Review by: Mike Laidlaw
Published: February 21, 2002
Having met with reasonable success on the PS2, Acclaim has decided to bring their racing series to the GameCube. Following in a trend that we can trace back as far as Tron, Extreme G 3 is the next step in high-speed cycle racing. Careening through winding tracks at incredible speeds, the hopes are that with the GameCube’s extensive capabilities for textures and graphical performance, we’ll be able to feel the wind whipping through our hair.
Set in the far future, the rationale behind Extreme G Racing is pretty much the same as any sport: it’s possible and entertaining, so lets commercialize it. With highly advanced construction technology at their fingertips and the ability to convert energy to matter ala the transporters or holodeck in Star Trek, the possibilities for racing become endless. The tracks are designed to wind up and down at nearly ninety degrees to the Earth, and even the weakest of engines can break the sound barrier with ease. Further adding to the allure of this sport is that it’s violent as well. The bikes are armed and shielded, and the most successful drivers are also dead eyes down a gun barrel.
One of the most fascinating aspects of these races lies with the shields. Most of the time, shields are independent from the rest of your bike and simply ablate as you take damage. These systems are wired a bit differently, though, as the shield battery also provides you with a reservoir of power to dump straight into your engine. Put simply, this means that every time you turbo boost your bike, you weaken its defenses. In the early stages, this doesn’t play a major role, but later in the game the enemy grows much more aggressive and shield management provides the only real way to survive a race.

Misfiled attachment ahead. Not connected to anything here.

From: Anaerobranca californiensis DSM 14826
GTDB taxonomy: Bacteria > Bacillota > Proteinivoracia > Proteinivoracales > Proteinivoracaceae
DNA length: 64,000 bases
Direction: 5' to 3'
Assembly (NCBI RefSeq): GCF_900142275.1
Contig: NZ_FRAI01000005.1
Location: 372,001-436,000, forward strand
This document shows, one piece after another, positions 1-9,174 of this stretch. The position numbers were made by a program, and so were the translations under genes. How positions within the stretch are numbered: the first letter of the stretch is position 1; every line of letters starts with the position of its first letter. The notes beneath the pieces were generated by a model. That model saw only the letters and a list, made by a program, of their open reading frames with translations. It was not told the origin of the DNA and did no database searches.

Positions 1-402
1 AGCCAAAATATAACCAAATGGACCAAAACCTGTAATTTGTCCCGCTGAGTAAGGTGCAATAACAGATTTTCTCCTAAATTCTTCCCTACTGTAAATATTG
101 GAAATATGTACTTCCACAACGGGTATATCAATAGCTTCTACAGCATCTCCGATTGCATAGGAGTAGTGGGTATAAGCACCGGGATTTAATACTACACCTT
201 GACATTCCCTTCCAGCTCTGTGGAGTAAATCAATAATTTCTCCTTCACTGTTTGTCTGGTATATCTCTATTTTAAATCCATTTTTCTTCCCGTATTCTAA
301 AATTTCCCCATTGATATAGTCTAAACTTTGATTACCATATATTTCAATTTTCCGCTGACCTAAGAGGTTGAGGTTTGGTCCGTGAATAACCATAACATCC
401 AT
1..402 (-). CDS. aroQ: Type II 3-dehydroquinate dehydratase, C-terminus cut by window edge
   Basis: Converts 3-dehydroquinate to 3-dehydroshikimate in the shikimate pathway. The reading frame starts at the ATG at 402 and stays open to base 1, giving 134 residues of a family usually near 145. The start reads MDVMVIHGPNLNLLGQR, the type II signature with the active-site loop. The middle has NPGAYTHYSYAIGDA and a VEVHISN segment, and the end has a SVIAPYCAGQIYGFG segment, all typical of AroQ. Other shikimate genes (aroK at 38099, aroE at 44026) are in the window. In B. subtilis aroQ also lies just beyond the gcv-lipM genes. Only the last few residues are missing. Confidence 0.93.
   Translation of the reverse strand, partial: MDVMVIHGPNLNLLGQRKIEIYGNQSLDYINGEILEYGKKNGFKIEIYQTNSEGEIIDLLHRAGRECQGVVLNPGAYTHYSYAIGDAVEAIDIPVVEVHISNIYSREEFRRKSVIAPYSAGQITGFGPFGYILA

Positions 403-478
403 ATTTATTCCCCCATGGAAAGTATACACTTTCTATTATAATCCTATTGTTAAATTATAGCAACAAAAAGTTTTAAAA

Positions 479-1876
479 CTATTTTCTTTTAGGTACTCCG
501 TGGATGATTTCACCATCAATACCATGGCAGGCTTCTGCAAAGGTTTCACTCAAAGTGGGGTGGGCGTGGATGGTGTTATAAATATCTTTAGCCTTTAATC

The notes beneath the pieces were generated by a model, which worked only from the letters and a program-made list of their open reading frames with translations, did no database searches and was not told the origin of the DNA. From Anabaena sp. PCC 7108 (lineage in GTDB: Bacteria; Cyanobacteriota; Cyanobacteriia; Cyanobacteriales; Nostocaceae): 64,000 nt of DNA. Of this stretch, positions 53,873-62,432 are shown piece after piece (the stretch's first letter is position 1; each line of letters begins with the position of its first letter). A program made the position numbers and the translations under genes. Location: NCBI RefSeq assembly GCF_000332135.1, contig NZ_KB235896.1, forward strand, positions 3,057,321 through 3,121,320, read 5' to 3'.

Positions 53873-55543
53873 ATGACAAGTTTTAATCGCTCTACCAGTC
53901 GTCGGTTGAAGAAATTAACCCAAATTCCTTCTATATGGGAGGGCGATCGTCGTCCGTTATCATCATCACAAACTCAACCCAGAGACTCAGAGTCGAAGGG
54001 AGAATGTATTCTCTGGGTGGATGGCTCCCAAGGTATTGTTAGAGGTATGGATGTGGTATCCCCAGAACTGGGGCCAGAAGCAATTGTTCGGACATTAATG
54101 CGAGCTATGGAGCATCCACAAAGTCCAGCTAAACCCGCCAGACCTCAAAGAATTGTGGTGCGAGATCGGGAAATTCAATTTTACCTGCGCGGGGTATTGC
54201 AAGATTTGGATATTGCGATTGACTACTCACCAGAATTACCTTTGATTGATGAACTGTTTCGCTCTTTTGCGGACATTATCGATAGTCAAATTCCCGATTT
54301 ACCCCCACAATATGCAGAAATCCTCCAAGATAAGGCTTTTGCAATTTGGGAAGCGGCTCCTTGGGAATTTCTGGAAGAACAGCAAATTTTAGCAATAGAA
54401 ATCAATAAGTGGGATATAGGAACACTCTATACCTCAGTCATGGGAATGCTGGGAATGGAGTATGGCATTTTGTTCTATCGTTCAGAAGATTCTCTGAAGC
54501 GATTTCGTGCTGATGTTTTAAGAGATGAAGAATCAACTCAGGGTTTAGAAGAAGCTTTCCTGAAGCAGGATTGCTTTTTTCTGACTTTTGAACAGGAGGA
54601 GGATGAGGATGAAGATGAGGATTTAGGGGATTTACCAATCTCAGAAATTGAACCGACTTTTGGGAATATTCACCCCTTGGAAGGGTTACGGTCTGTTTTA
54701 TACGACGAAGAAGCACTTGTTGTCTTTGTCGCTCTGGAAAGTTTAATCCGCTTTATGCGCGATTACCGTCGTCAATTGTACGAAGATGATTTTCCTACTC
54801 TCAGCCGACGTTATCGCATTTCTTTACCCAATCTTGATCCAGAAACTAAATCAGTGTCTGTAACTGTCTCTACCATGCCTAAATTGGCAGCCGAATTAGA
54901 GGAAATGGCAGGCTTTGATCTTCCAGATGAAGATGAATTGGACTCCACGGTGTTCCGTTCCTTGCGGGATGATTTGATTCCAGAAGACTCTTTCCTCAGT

Luckily for the boost happy riders out there, the helpful track architects have provided lanes in certain stretches of the courses. These green colored zones emit a constant pulse of energy and your bike comes equipped with specially designed “scoops” to pull the charge up into the battery. This is very useful, but at the same time you’ll have to drive fairly straight down this section of track, which might just leave you vulnerable to a particularly persistent enemy.
Of course, you’re not without your own offensive clout either, and your ammunition is held in a separate battery from the shield pool. Not surprisingly, there’s a corresponding purple lane in other areas of the track that will refill this vital supply. The ammunition crafts itself from the energy in the pool, meaning you won’t have to worry about multiple types, even if you’re using completely different weapons. At first, your bike will be equipped with an accurate but woefully underpowered machine gun, but later upgrades will find your bike sporting missiles of both dumbfire and homing varieties, heavier machine guns and even the mighty rail gun, which is capable of almost wiping out a bike with a single shot.